You can configure alerts based on them, such as receiving an alert when an unauthorized user has attempted to access a file in an object store. This is the monitoring side of the equation. AppDynamics (a part of Cisco) has a great metaphor for monitoring and logging. Monitoring is like the security alarm that alerts you to a possible intrusion. Log files are like the security camera footage that provides the evidence as to what happened and how. Both are necessary for a robust strategy in this key area.
We can take every precaution known to the human species to prevent and mitigate an attack, but as evidenced by the SolarWinds fiasco, sometimes that is not enough.
So when the worst happens, what do you do?
This is the point in my typical security conversations where I pivot to business continuity (BC). You can see the uncomfortable faces around me when I begin this part of the discussion because the premise here is that the worst has happened.
In the cybersecurity world, we do not stick our heads in the sand and hope nothing bad happens. We know better. It is not a matter of if, but when you will be hacked.
Redundancy ensures that no single component failure takes your entire system down.
Understand that complex systems are built of many components, and there are often subcomponents of larger components. So something as small as a single compute instance can be a component, but something as huge as an entire CSP region can be a component of a larger global server load balanced (GSLB) system. It is vital that every component of your system has a redundant copy that can be put into service rapidly to prevent a degradation in service to your users.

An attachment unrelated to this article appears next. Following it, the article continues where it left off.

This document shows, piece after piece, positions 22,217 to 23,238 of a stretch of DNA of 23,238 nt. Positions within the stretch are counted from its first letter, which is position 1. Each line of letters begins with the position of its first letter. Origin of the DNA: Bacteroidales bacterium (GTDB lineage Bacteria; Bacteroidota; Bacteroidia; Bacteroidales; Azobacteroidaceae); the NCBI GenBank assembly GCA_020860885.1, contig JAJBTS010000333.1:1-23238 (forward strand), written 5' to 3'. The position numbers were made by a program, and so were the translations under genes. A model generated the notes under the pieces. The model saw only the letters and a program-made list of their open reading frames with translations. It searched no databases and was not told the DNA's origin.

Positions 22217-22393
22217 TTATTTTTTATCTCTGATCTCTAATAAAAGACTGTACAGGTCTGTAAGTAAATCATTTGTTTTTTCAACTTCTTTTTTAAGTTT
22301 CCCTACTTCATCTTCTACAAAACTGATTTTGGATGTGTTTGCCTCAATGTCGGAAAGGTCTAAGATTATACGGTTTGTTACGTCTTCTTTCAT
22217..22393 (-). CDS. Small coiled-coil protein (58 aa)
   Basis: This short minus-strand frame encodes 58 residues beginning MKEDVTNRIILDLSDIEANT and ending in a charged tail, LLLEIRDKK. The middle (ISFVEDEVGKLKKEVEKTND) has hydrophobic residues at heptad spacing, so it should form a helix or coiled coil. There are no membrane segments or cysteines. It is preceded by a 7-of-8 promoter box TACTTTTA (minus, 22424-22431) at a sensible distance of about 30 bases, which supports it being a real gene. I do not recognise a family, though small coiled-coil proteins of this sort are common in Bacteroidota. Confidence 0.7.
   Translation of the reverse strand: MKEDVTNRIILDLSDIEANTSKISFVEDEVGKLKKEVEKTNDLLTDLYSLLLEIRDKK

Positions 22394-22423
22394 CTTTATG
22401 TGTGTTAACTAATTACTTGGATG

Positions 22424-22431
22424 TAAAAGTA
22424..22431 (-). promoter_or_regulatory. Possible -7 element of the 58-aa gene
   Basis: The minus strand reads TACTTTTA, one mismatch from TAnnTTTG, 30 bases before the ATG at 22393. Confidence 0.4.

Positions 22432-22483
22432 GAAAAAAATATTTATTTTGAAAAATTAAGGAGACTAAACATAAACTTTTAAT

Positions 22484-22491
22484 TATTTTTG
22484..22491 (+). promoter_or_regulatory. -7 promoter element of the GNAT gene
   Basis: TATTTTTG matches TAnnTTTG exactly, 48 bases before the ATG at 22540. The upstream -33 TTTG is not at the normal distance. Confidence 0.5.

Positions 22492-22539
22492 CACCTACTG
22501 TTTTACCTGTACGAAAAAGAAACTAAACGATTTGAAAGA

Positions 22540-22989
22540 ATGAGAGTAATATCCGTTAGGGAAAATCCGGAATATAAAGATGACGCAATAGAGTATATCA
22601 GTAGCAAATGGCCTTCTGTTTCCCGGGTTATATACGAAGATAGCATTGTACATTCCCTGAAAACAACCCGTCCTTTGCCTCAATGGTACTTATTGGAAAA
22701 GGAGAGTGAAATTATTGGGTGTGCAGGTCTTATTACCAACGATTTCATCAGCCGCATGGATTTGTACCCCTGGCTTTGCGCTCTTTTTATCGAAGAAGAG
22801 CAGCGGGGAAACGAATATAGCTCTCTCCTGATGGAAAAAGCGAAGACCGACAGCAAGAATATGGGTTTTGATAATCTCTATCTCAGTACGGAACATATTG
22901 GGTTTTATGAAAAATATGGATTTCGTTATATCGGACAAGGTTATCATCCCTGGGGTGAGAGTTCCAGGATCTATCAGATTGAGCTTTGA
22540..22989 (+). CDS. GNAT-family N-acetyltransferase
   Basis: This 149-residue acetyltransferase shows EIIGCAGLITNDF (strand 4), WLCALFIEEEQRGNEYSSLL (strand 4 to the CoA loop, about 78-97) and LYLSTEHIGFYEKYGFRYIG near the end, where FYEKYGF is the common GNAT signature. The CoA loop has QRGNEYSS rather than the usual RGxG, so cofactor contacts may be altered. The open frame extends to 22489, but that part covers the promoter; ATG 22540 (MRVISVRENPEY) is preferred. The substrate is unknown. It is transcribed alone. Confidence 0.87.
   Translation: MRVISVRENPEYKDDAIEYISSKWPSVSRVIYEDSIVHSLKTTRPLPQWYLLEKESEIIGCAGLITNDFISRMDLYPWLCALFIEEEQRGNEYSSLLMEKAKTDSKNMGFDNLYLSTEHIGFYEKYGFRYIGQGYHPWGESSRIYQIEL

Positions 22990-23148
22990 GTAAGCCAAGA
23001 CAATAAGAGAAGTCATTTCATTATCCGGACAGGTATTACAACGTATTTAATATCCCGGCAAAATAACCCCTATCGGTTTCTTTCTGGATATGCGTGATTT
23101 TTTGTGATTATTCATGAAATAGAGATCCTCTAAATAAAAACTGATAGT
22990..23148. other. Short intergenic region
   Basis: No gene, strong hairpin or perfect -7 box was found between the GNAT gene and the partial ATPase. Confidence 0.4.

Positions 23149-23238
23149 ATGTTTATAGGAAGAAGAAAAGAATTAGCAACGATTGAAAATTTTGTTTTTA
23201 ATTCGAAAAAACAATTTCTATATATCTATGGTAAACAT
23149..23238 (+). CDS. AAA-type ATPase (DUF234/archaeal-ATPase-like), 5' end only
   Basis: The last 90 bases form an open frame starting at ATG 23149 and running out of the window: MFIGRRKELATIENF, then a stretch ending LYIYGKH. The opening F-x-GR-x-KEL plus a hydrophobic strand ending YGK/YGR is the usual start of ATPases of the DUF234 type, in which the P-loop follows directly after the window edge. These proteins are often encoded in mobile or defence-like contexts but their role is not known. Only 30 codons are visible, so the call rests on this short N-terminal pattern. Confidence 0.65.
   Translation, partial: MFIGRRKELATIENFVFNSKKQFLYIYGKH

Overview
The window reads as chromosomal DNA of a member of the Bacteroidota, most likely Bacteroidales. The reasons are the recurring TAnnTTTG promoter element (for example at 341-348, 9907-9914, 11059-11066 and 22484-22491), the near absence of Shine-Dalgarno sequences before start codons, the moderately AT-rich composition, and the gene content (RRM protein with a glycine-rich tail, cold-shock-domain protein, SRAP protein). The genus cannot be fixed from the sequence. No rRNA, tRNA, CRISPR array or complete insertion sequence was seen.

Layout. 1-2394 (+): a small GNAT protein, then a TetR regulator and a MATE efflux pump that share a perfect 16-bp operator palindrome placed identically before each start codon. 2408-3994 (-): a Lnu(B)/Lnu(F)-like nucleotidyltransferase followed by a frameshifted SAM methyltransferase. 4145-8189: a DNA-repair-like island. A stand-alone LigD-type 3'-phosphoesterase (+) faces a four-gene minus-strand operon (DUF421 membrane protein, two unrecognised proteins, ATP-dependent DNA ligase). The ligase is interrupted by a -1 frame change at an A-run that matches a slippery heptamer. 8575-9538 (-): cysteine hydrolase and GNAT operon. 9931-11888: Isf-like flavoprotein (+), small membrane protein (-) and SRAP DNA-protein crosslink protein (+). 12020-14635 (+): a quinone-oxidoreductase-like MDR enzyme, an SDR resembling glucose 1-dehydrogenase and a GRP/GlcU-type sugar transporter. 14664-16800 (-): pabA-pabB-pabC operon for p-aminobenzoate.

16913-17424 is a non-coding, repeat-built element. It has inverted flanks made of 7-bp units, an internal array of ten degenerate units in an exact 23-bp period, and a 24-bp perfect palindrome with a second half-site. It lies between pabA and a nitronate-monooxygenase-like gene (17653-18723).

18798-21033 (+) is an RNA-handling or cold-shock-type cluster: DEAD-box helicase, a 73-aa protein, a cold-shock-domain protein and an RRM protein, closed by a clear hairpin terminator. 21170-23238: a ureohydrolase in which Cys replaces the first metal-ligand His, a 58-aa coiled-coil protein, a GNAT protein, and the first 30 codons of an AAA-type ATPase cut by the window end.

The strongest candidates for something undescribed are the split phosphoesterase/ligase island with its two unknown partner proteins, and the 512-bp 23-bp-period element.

Backups are for when the worst of the worst happens.
Consider all of the recent ransomware attacks you’ve read about happening to schools, hospitals and even large multinational corporations. These kinds of attacks render data, arguably the most important part of any complex system, unusable. A hacker could gain access to your system and proceed to delete all of your critical data for fun or profit. You cannot assume that your data will be safe if there is only a single copy. Make sure you have at least one copy of your critical data that you can recover from rapidly should your system be taken offline.
You should also consider a second backup copy (3rd copy overall) that is stored in a different cloud provider in the event that the CSP is hacked themselves. Prices can start to get significant when you’re talking about two or three copies of a lot of data, so you need to do a risk assessment and cost analysis to determine what you are willing to do in the event the worst happens.
All of these areas are vitally important. Some, like file integrity, redundancy and backups carry a slightly higher priority as they allow you to recover from a breach and maintain business continuity.
One thing that the SolarWinds hack taught us is that no matter how many precautions you take from a cybersecurity perspective, breaches still can and will happen. The best thing you can do is be prepared by covering the bases we discussed in this article. At the very least, your business can remain operational, despite a breach.
Ernest de Leon is a futurist and technologist who loves to be at the intersection of technology and the human condition. A long time cybersecurity leader, Ernest also has deep interests in artificial intelligence and theoretical physics. He spends his free time in remote places only accessible by a Jeep. He currently works as Director of Security and Compliance at Rescale, and is a host on the Big Compute Podcast.
* Header image attribution: "Symposium Cisco Ecole Polytechnique 9-10 April 2018 Artificial Intelligence & Cybersecurity" by Ecole polytechnique / Paris / France is licensed under CC BY-SA 2.0